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4. Transformation of a Pattern

The basic version of the computer program that performs the transformation requires that the motif be contained in one of the p isosceles triangles formed by the radii of a p-gon. Figure 3 below shows the isosceles triangles within a 6-gon of {6,4} that is the basis of Escher's Circle Limit I (shown in gray). A natural motif in Circle Limit I is composed of a black half-fish and an adjoining white half-fish, however such a motif has part of a white fish fin protruding outside its isosceles triangle. This motif can be modified to the required form by clipping off the protruding part and "gluing" it back between the tail and the back edge of the fin of the black fish.


Figure 3: Six isosceles triangles superimposed on Escher's Circle Limit I pattern.

The program has been extended slightly so that this modification is often not necessary. The extended program also seems to work reasonably well with a motif that overlaps two adjacent isosceles triangles (with roughly half the motif in each triangle) - as is the case with Circle Limit IV (Figure 1).

The basic transformation process makes use of the Klein model of hyperbolic geometry. As with the Poincaré model, the points are interior points of a bounding circle, but the hyperbolic lines are represented by chords. We let I denote the isomorphism that maps the Poincaré model to the Klein model. Then I maps a centered p-gon with its isosceles triangles to a regular p-sided polygon which also contains corresponding isosceles triangles. Different tessellations {p,q} produce different isosceles triangles in the Klein model, but an isosceles triangle from {p,q} can be mapped onto an isosceles triangle from {p',q'} by a simple (Euclidean) differential scaling, since those isosceles "Klein" triangles are represented by isosceles Euclidean triangles. Thus the transformation from a {p,q} pattern to a {p',q'} pattern can be accomplished by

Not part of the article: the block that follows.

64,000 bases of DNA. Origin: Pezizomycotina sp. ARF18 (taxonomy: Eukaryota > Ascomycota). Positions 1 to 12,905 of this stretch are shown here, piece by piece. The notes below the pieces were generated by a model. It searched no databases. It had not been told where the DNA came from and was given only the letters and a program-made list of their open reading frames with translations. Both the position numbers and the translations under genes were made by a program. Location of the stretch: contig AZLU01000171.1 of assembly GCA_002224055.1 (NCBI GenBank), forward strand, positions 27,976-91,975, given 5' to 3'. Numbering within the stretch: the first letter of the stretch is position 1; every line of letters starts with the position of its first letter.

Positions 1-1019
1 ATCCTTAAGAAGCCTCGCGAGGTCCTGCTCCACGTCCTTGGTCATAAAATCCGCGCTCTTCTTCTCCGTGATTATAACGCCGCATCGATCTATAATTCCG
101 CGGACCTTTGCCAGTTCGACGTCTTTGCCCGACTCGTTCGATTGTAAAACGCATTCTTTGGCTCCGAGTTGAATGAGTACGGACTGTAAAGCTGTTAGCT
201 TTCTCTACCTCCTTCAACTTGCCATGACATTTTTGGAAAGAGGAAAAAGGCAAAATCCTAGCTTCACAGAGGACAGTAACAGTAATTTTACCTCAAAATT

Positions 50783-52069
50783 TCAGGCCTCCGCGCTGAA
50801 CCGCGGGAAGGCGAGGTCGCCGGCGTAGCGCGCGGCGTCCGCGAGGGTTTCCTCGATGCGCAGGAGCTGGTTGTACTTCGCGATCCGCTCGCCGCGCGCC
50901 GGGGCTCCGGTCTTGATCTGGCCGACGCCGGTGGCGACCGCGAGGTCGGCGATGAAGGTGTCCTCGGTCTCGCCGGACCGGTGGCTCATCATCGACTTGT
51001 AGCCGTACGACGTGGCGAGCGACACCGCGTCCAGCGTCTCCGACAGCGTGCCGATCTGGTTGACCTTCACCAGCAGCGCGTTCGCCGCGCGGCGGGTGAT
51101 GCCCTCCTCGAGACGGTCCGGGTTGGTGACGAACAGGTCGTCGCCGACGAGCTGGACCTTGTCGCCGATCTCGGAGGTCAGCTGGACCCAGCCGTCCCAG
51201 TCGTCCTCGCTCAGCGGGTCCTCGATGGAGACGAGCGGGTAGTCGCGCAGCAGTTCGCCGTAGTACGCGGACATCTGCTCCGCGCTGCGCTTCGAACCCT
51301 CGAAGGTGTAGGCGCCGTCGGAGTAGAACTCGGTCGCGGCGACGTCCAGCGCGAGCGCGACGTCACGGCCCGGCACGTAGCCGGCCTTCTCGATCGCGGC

(1) applying I to a motif in an isosceles triangle of {p,q},
      (2) applying the differential scaling to that transformed triangle, and finally
      (3) applying the inverse of  I to the re-scaled triangle containing the motif.
The entire pattern can then be formed by replicating the transformed motif. Replication algorithms are discussed in Dunham (1986a) and Dunham (1986b). Figure 4 shows the result of transforming the Circle Limit I pattern to a {4,6} pattern - with a transformed isosceles triangle superimposed.


Figure 4: A transformed Circle Limit I based on {4,6} showing one isosceles triangle.

Using similar techniques, another program has been written to transform isosceles Euclidean triangles to isosceles hyperbolic triangles, and thus Euclidean Escher patterns (of which there are many) can be transformed to hyperbolic patterns.